The controversial marriage amendment will be heard again by lawmakers in a packed committee hearing at the Statehouse.
Speaker Brian Bosma, R-Indianapolis, announced Tuesday that HJR3 would be moved to the House Elections committee, which is hearing the issue at 3:30 Wednesday afternoon.
The resolution had stalled in the House Judiciary committee, whose members held a three-hour hearing on the issue last week, but did not vote.
“I struggled with it over the weekend,” Bosma said. “I had clearly heard from an overwhelming majority of my caucus that they wanted to have the bill on the floor. They wanted to have the opportunity to vote say their piece on it.”
Bosma said Judiciary committee chair Greg Steuerwald, R-Danville, asked him to move the bill elsewhere, out of a concern the bill might not pass the committee.
“(He) contacted me and asked me to do this,” Bosma said. “He was not confident, he too wanted to bring the bill to the floor. He was not confident that it was going to make it.”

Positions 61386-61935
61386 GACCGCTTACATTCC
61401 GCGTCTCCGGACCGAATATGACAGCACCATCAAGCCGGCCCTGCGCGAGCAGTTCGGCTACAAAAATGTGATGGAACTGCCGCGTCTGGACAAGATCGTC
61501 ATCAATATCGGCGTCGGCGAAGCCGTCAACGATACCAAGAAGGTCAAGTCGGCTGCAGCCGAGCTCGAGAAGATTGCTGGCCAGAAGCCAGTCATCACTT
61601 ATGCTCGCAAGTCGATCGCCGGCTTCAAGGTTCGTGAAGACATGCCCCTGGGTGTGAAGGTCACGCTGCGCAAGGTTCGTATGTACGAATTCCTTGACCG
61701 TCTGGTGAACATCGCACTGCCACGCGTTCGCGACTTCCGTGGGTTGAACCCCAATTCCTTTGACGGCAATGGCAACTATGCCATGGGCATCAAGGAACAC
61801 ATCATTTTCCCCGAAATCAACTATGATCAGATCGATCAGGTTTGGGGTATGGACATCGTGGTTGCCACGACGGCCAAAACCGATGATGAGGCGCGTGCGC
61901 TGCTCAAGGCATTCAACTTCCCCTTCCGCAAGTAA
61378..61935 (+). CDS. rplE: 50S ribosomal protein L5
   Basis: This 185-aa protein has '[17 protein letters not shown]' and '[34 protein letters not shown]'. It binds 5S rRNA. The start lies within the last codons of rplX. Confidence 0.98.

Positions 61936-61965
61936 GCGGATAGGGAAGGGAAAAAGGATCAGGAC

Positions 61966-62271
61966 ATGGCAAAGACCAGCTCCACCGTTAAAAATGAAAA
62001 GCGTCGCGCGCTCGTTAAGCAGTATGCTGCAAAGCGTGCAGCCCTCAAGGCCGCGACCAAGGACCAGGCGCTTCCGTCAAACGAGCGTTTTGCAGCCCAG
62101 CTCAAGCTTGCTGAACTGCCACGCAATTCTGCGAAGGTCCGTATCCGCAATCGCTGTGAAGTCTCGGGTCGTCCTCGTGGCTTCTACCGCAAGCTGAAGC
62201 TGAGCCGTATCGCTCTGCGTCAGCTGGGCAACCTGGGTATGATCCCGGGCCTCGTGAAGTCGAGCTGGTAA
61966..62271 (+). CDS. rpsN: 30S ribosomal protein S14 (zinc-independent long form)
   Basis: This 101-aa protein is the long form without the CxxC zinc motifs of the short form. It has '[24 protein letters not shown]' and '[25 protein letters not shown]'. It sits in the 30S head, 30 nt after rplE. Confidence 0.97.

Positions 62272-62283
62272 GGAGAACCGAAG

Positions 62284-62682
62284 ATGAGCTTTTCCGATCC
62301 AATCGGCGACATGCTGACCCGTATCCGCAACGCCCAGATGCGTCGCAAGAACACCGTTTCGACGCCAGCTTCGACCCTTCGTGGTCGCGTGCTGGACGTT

HJR3 opponents were quick to criticize the Speaker’s actions.
“Sometimes the legislative process does not garner the expected result, but that does not mean one gets to change the rules in the middle of the game,” said Senate minority leader Tim Lanane, D-Anderson. “This kind of legislative maneuvering has no place here. With each new political ploy leadership decides to enact, the flaws of the legislation at hand become more glaring.”
Monday night more than 100 opponents of HJR3 gathered to write letters to Bosma, urging him to let the legislative process play out.
“Playing musical chairs with committee members is unprecedented and kind of what I’m calling the nuclear option,” said Freedom Indiana campaign manager Megan Robertson on Monday. “We learned when we were young — just because you can do something doesn’t mean you should do it.”
The constitutional amendment was authored by Rep. Eric Turner, R-Cicero. Turner’s resolution had been filed last session as HJR6, but was set aside.
The resolution would have to pass the legislature this session to be placed on November’s statewide ballot.
Turner has also authored a companion bill, House Bill 1153, which attempts to clarify the controversial second sentence in the marriage amendment which states that “a legal status identical or substantially similar to that of marriage for unmarried individuals shall not be valid or recognized.”
Opponents said the companion bill only showed that the original amendment was flawed, and should be thrown out.
A recent poll commissioned by House and Senate Republicans showed that a majority of Hoosiers supported the controversial amendment, but not if it meant domestic partnerships would be threatened.